United States District Court, D. Nevada
C. JONES United States District Judge
before the Court is Petitioner Juan Ochoa-Garcia's
("Defendant") motion to vacate, set aside, or
correct his sentence under 28 U.S.C. § 2255. (ECF No.
208.) For the reasons given herein, the Court denies the
FACTS AND PROCEDURAL HISTORY
November 13, 1998, Defendant pled guilty to Count 1 of the
five-count Superseding Indictment, for conspiracy to possess
methamphetamine, cocaine, and marijuana with intent to
distribute, 21 U.S.C. §§ 846, 841(a)(1). (ECF No.
116.) His sentence was pronounced on December 15, 1999. (ECF
No. 176.) At the sentencing hearing, Judge Flagen found that
Defendant's base offense level was 32 and imposed a
two-level increase for Defendant's role as a manager or
supervisor in criminal activity. See U.S. Sentencing
Guidelines Manual § 3B1.1(c) (U.S. Sentencing Comm'n
1998). Defendant's criminal history category was also
determined to be IV, based on two prior convictions in
California state court and the fact that the instant offense
had been committed while Defendant was still under a criminal
justice sentence, See Id. at §4 A 1, 1.
However, because Defendant qualified as a career offender
under § 4B 1, 1 of the Sentencing Guidelines, the Court
was required to apply an offense level of 37 (because the
statutory maximum sentence for the instant offense was life
imprisonment under 21 U.S.C, § 841(b)(1)(A)(viii)) and a
criminal history category of VI. Accordingly, the applicable
guideline range for imprisonment was 360 months to life, U.S.
Sentencing Guidelines Manual 310 (U.S. SENTENCING Comm'N
1998). Judge Hagen pronounced a sentence of 360 months'
imprisonment followed by five years of supervised release.
status as a career offender was based on two prior felony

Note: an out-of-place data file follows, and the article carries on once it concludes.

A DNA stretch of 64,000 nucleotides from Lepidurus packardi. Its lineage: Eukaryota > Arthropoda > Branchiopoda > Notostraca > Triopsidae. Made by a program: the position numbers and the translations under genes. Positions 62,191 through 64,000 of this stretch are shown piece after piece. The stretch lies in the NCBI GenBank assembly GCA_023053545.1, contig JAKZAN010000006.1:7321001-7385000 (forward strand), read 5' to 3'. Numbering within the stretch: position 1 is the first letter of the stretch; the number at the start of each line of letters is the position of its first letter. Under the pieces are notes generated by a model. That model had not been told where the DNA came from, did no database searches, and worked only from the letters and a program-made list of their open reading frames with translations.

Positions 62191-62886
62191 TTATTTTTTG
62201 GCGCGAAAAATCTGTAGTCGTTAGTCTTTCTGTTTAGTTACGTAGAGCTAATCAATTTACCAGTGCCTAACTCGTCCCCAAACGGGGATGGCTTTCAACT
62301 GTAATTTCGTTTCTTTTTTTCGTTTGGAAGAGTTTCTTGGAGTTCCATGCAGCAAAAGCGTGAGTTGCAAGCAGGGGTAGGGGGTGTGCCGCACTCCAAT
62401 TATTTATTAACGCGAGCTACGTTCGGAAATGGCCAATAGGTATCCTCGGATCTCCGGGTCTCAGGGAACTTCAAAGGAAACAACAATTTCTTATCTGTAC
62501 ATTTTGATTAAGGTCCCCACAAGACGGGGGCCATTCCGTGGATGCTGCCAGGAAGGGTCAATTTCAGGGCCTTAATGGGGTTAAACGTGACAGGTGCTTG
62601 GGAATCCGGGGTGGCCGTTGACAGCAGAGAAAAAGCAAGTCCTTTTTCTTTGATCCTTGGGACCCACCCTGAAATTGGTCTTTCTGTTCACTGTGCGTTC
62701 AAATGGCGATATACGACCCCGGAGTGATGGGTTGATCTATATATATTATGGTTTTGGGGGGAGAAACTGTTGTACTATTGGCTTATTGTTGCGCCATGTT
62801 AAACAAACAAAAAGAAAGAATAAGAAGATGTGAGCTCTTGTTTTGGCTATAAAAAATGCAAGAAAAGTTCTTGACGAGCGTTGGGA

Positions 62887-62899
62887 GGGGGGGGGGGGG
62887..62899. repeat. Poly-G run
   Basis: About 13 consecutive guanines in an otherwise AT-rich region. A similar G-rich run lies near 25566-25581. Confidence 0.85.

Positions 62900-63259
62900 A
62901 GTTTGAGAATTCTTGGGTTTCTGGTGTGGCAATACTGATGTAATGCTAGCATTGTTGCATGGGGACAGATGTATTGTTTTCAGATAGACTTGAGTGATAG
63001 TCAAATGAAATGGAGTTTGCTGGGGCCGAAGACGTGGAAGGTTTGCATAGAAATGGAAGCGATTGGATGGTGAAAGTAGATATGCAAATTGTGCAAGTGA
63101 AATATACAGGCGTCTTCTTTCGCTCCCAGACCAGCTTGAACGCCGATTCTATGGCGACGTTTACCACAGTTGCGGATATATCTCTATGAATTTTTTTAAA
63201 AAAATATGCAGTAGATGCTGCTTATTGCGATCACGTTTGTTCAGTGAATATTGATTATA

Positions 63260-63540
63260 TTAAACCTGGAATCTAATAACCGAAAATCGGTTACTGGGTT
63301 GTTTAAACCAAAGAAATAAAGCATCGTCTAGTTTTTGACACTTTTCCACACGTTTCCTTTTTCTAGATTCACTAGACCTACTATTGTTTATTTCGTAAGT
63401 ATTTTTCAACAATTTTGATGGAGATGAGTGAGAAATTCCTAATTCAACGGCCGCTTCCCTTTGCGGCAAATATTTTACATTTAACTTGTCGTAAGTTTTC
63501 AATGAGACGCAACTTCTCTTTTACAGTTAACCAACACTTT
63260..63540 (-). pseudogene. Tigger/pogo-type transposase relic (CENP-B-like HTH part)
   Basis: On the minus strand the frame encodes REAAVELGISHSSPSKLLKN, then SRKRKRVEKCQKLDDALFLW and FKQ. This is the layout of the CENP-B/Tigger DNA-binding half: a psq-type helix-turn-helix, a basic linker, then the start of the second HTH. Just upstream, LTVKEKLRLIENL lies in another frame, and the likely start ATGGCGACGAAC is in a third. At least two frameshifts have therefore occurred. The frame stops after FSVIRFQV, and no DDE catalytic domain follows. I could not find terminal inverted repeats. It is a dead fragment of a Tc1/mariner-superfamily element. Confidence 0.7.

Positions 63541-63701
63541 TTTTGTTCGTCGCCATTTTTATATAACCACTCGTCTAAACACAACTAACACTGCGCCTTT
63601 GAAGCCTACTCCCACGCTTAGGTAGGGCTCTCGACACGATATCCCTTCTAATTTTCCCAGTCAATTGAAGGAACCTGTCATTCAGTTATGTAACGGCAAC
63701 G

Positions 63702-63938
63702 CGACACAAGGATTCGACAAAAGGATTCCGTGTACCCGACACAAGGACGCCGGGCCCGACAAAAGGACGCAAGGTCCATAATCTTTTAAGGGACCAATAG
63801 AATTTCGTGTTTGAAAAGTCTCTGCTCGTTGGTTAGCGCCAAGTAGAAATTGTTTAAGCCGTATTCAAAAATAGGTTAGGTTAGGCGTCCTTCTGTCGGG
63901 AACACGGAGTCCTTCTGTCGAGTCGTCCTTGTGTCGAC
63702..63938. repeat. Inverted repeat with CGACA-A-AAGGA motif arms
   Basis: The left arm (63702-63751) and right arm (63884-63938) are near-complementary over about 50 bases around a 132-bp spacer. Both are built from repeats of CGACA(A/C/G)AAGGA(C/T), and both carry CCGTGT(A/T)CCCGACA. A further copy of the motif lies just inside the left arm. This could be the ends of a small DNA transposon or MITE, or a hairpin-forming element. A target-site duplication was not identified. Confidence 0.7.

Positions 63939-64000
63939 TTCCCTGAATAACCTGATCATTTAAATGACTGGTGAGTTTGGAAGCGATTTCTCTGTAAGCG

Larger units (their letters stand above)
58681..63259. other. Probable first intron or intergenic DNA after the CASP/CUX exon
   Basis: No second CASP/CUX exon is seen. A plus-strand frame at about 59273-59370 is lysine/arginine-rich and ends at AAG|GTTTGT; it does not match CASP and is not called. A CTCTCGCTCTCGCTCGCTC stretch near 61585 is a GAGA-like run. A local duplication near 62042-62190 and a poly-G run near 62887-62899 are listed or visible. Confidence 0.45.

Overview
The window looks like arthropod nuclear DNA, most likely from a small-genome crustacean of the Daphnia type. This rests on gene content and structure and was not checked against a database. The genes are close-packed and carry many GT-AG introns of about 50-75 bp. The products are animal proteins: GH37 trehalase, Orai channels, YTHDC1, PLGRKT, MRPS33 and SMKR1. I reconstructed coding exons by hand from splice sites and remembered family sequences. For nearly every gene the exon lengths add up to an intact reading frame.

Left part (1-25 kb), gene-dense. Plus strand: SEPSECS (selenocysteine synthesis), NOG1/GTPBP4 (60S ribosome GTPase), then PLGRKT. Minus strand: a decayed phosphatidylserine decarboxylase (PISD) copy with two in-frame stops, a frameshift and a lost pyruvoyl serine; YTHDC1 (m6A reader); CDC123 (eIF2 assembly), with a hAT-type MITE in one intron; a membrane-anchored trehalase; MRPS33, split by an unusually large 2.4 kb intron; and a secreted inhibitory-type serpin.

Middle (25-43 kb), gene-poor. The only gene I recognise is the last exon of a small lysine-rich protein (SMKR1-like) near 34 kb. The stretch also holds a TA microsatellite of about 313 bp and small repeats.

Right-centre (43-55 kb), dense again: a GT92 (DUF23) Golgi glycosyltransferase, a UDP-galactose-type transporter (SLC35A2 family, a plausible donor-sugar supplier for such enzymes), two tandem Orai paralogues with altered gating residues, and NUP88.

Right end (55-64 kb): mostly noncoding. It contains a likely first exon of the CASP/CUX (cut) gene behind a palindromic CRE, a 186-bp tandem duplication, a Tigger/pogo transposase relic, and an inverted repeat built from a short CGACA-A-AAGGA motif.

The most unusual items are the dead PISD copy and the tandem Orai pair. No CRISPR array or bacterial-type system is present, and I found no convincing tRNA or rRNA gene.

convictions in California, both for the possession of
marijuana for sale. Defendant now informs the Court that he
has succeeded in having these offenses reclassified as
misdemeanors pursuant to California's Proposition 64,
also known as the Control, Regulate and Tax Adult Use of
Marijuana Act ("AUMA"), an initiative approved by
California voters on November 8, 2016. Defendant asserts:
"On May 4, 2017 the Deputy District Attorney agreed to
redesignate California Case No. SC 3353A and S.C. 30751A from
felony to misdemeanor and on May 16, 2017, the California
State Court granted the motion and officially redesignated
the marihuana offense as misdemeanor." (Mot. Vacate 2,
ECF No. 208.) On this basis, Defendant moves to reopen his
federal sentence, arguing that he no longer qualifies as a
career offender due to the reclassification of his
state-court felony convictions.
II. LEGAL STANDARDS
Section 2255 Motions Generally
2255 provides, in pertinent part: "A prisoner in custody
under sentence of a court established by Act of Congress
claiming the right to be released upon the ground that the
sentence was imposed in violation of the Constitution or laws
of the United States ... may move the court which imposed the
sentence to vacate, set aside or correct the sentence."
Under section 2255, "a district court must grant a
hearing to determine the validity of a petition brought under
that section, '[u]nless the motions and the files and
records of the case conclusively show that the prisoner is
entitled to no relief, '" United States v.
Blaylock, 20 F.3d 1458, 1465 (9th Cir. 1994) (quoting 28
U.S.C. § 2255). The court may deny a hearing if the